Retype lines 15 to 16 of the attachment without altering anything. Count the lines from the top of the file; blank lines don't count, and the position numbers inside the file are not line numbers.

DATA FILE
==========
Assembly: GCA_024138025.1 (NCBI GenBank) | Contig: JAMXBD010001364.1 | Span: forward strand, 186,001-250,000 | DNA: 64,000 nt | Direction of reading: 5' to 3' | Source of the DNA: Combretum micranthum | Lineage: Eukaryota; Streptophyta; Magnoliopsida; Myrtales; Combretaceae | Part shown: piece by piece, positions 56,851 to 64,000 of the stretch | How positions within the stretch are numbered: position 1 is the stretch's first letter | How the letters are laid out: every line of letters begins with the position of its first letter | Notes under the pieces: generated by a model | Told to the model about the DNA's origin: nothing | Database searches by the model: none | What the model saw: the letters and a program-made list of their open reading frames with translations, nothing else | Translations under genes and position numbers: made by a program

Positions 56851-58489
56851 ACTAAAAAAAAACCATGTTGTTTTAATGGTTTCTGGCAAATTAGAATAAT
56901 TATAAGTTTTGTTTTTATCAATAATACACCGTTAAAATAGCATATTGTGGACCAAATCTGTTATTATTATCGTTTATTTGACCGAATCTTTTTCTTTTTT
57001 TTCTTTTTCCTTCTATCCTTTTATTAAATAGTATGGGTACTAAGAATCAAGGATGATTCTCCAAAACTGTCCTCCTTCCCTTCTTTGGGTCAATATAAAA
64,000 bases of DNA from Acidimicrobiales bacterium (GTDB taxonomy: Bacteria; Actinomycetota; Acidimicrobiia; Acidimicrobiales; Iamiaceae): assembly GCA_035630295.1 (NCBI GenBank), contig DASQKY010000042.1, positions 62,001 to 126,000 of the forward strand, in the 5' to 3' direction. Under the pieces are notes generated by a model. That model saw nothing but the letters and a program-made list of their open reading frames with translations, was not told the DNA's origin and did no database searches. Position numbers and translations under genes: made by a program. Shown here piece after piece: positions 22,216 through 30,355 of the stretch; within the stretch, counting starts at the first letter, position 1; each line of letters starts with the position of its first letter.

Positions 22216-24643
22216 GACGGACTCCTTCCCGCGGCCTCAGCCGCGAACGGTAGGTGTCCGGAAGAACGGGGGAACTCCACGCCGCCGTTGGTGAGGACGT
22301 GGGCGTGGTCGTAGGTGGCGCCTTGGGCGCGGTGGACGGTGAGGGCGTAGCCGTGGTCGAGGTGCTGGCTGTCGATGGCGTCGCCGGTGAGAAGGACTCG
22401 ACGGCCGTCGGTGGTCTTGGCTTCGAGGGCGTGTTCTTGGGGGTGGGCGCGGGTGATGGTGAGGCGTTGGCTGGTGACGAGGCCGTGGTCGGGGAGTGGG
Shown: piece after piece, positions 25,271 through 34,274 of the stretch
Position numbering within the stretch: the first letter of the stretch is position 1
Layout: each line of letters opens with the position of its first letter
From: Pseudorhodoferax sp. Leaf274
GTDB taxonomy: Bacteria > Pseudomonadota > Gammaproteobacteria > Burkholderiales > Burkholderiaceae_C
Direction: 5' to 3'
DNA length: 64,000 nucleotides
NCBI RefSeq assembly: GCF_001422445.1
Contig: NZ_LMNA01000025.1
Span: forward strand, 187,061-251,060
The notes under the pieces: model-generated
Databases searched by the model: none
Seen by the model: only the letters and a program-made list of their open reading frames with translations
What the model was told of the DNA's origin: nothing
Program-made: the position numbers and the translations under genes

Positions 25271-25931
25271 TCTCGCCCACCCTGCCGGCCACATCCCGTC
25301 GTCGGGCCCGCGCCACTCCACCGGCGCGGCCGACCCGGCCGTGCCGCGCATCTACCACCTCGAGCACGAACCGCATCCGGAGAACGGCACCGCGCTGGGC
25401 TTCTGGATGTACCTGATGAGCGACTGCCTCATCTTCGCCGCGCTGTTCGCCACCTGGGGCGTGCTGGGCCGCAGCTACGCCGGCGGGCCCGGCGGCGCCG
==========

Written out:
GTDB taxonomy: Bacteria > Pseudomonadota > Gammaproteobacteria > Burkholderiales > Burkholderiaceae_C
Direction: 5' to 3'